Riviera files for chapter 11 protection
Riviera Holdings Corp., parent company of the Riviera Hotel Casino on the Las Vegas Strip, has filed for protection from its creditors under federal bankruptcy laws for the third time in three decades.
The pre-negotiated Chapter 11 filing was made with the support of a majority of the debt-holders.
Also filing were the Strip casino’s operating company and Riviera Black Hawk, operator of Riviera Black Hawk Casino in Black Hawk, Colo.
The casinos will continue to operate during the restructuring and will continue to pay employees and vendors and honor customer deposits. The company has 1,300 employees in Las Vegas and 260 in Colorado.
“When we come out [of bankruptcy] the company will be a lot stronger and ready to turn a new page,” Riviera Holdings general counsel Tullio Marchionne told the Las Vegas Review-Journal.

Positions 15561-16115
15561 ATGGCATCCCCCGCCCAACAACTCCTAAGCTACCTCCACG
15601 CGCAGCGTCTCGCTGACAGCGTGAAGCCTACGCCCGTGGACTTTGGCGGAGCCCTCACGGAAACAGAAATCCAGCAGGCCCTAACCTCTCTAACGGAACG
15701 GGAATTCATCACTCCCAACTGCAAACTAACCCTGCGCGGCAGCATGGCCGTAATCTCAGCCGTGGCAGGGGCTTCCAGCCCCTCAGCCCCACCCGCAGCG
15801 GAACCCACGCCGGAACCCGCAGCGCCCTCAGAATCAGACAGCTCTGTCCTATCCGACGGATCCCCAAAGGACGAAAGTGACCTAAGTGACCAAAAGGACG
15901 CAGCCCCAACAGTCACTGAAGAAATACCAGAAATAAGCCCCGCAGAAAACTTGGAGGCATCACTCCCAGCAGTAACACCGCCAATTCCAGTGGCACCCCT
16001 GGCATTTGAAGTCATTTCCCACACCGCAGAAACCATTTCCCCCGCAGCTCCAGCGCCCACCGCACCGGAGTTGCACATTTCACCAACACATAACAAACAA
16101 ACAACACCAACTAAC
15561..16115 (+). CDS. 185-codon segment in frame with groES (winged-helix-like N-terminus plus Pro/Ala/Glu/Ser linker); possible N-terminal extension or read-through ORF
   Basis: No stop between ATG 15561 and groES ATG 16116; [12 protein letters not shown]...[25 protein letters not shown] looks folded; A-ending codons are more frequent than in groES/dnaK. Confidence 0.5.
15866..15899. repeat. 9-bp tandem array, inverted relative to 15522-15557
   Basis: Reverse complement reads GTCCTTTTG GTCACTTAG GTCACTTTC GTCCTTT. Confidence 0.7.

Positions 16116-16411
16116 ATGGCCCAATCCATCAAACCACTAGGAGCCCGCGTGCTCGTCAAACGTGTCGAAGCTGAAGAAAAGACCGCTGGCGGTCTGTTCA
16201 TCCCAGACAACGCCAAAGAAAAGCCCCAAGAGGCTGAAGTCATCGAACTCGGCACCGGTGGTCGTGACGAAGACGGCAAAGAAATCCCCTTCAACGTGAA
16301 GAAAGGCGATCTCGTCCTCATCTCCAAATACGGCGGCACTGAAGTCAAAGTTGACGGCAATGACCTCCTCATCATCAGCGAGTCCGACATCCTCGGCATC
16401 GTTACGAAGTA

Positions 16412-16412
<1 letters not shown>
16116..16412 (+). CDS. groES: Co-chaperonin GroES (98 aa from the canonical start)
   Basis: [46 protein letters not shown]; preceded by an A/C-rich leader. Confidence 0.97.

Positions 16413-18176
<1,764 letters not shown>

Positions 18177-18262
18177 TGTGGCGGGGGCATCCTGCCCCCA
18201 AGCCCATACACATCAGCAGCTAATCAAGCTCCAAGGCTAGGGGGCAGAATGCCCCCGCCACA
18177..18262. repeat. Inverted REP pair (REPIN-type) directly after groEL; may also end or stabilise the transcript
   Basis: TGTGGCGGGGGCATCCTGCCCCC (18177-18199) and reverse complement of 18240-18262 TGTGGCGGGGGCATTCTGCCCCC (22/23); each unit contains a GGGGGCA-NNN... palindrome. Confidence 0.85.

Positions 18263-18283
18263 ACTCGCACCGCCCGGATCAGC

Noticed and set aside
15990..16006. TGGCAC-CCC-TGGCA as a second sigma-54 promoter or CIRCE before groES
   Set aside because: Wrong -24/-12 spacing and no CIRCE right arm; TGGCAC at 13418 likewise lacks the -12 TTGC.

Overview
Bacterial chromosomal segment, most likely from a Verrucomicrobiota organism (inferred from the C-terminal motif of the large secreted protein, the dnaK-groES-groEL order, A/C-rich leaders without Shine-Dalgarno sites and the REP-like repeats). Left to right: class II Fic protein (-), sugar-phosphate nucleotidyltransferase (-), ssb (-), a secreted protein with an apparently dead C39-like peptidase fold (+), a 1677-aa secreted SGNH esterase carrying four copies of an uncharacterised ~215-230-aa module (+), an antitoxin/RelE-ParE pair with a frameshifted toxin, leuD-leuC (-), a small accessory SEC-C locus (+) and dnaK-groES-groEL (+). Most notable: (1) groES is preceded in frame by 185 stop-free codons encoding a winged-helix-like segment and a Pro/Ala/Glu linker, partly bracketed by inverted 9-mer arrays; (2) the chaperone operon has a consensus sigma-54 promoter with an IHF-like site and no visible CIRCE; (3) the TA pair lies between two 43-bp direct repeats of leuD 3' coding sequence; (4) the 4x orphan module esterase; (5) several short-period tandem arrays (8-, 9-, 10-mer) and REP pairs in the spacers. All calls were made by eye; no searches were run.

Marchionne said Riviera Holdings has $270 million in total debt, which will be reduced to $50 million. Some lenders may be willing to provide an additional $30 million in loans, he said.
Riviera Holdings lost $4.5 million in the first quarter, but its operating loss totaled $629,000.
The filing marks the third time the 55-year-old Strip casino has filed for bankruptcy protection, most recently emerging from Chapter 11 in 1993.
Meshulam Riklis, a Turkish-born corporate raider, bought the Riviera in 1973 and twice filed for bankruptcy. Riklis lost his ownership interests in the Riviera in the second bankruptcy case.
Riviera Holdings Chairman William Westerman took the company public with shares trading for a time on the American Stock Exchange. He oversaw the expansion of Riviera on the Strip to 150,000 square feet in 1997 and construction of the Black Hawk casino in 2000. He died in April at 78.
The Riviera group is the third major casino operation to seek bankruptcy shelter during the current recession. Herbst Gaming was first, followed by Station Casinos.